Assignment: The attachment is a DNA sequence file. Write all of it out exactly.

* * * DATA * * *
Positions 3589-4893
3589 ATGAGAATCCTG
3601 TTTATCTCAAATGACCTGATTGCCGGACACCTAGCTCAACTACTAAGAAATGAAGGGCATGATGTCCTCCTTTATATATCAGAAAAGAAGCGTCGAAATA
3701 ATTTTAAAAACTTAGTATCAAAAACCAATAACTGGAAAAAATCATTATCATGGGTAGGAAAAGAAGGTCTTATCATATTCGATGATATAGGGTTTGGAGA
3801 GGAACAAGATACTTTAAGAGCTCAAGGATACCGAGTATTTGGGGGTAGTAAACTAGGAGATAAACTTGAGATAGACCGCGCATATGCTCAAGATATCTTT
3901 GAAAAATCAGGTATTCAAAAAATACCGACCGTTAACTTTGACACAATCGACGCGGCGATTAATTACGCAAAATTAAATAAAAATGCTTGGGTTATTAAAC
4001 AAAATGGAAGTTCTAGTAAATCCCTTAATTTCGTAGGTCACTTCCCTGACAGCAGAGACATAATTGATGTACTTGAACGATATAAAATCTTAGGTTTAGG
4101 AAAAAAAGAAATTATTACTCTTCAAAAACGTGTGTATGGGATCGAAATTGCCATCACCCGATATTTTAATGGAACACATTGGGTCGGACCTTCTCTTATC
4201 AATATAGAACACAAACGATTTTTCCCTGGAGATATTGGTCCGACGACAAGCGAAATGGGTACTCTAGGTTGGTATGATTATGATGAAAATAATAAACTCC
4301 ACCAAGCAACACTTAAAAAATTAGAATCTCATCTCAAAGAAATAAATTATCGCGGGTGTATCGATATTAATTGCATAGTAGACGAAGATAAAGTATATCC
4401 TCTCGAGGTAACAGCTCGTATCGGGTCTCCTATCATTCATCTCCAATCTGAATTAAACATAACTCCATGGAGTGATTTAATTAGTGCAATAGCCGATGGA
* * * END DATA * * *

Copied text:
Positions 3589-4893
3589 ATGAGAATCCTG
3601 TTTATCTCAAATGACCTGATTGCCGGACACCTAGCTCAACTACTAAGAAATGAAGGGCATGATGTCCTCCTTTATATATCAGAAAAGAAGCGTCGAAATA
3701 ATTTTAAAAACTTAGTATCAAAAACCAATAACTGGAAAAAATCATTATCATGGGTAGGAAAAGAAGGTCTTATCATATTCGATGATATAGGGTTTGGAGA
3801 GGAACAAGATACTTTAAGAGCTCAAGGATACCGAGTATTTGGGGGTAGTAAACTAGGAGATAAACTTGAGATAGACCGCGCATATGCTCAAGATATCTTT
3901 GAAAAATCAGGTATTCAAAAAATACCGACCGTTAACTTTGACACAATCGACGCGGCGATTAATTACGCAAAATTAAATAAAAATGCTTGGGTTATTAAAC
4001 AAAATGGAAGTTCTAGTAAATCCCTTAATTTCGTAGGTCACTTCCCTGACAGCAGAGACATAATTGATGTACTTGAACGATATAAAATCTTAGGTTTAGG
4101 AAAAAAAGAAATTATTACTCTTCAAAAACGTGTGTATGGGATCGAAATTGCCATCACCCGATATTTTAATGGAACACATTGGGTCGGACCTTCTCTTATC
4201 AATATAGAACACAAACGATTTTTCCCTGGAGATATTGGTCCGACGACAAGCGAAATGGGTACTCTAGGTTGGTATGATTATGATGAAAATAATAAACTCC
4301 ACCAAGCAACACTTAAAAAATTAGAATCTCATCTCAAAGAAATAAATTATCGCGGGTGTATCGATATTAATTGCATAGTAGACGAAGATAAAGTATATCC
4401 TCTCGAGGTAACAGCTCGTATCGGGTCTCCTATCATTCATCTCCAATCTGAATTAAACATAACTCCATGGAGTGATTTAATTAGTGCAATAGCCGATGGA